Change and stasis in marine hybrid zones in response to climate warming


Thomas J. Hilbish, Department of Biological Sciences, University of South Carolina, Columbia, SC 29208, USA.


Aim  We test the prediction that hybrid zones between warm- and cold-adapted species will move towards the territory formerly occupied by the cold-adapted species in response to a warming climate. We use multiple tests of this prediction to distinguish amongst potential mechanistic hypotheses of responses to climate change.

Location  We sampled 97 locations on the Atlantic coast of Spain and France and the English Channel that span three hybrid zones formed between two species of marine mussels (Mytilus galloprovincialis and M. edulis).

Methods  Mussels were sampled in 2005–07 and analysed at a nuclear gene (Glu-5′) that is diagnostically differentiated between the subject species. Results were compared to those of studies made in the same region over the past two decades. Historical change in sea surface temperature (SST) was analysed using National Oceanic and Atmospheric Administration (NOAA) Optimum Interpolation Daily SST. Species distribution models (random forest and maximum entropy) of the current distribution of mussels were constructed and validated by hindcasting the historical distributions of these species. Validated models were used in combination with forecasts of SST to predict changes in mussel distribution to 2050 and 2100.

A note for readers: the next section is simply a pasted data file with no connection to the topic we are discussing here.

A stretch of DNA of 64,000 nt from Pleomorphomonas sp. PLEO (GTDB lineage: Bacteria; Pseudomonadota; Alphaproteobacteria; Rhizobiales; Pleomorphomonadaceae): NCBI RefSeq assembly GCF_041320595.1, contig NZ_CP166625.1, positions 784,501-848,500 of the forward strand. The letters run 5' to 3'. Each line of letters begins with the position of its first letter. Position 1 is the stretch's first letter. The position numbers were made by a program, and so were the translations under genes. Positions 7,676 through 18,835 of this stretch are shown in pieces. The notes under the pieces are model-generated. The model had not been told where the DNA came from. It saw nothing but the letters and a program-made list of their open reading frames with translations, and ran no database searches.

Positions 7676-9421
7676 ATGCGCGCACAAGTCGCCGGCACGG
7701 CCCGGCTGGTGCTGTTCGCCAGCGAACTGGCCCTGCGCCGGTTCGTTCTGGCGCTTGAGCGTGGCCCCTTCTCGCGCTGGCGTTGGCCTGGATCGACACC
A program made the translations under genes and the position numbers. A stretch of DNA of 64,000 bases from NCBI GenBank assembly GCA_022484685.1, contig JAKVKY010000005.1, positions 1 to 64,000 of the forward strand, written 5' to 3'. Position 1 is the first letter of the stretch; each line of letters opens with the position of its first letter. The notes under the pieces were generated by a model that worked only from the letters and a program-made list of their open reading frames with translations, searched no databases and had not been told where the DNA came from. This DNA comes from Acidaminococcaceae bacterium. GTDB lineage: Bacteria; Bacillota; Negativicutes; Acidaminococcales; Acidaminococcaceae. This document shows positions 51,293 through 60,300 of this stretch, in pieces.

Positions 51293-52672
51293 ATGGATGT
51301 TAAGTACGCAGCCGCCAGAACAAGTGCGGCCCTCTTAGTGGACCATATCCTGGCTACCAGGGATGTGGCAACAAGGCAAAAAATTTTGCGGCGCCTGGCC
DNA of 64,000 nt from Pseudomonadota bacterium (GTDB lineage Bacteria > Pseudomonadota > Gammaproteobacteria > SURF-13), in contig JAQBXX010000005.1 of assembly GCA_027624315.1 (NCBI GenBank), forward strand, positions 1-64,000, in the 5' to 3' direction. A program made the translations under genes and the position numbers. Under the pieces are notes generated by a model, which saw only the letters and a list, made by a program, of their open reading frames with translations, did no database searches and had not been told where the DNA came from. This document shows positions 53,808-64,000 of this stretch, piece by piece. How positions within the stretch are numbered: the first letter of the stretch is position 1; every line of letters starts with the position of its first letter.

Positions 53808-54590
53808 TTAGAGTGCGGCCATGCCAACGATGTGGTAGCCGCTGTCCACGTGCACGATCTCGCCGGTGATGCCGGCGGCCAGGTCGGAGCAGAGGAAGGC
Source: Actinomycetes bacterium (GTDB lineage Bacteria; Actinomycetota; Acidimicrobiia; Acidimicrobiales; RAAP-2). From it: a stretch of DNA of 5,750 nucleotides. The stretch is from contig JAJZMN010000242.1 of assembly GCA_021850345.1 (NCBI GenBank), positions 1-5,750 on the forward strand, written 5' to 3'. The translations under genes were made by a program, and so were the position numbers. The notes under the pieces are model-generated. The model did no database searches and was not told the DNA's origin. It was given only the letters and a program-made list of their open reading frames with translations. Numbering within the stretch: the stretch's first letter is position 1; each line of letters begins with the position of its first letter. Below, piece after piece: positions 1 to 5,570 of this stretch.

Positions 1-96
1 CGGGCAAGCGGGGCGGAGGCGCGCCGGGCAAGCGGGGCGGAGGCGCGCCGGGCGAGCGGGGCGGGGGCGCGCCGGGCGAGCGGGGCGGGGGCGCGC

Results  We show that over the past two decades two of the hybrid zones in France have not changed in either position or shape. The third hybrid zone, however, has shifted in the predicted direction, c. 100 km eastward into the warming English Channel. Species distribution modelling strongly implicates changes in winter cold SST as driving this change in the position of one of the hybrid zones. Forecasts of future SST indicate that rapid changes in distribution will occur over the next century.

Main conclusions  Hybrid zones can be used to conduct repeated tests of ecological responses to climate change and can be valuable in sorting among prospective mechanistic hypotheses that underlie that change. Winter temperatures, but not seasonal high temperature, appear to control the distribution of both species. Species distribution modelling indicates that the collapse of these hybrid zones is imminent, with the rapid expansion of the subtropical species in response to continuing SST warming.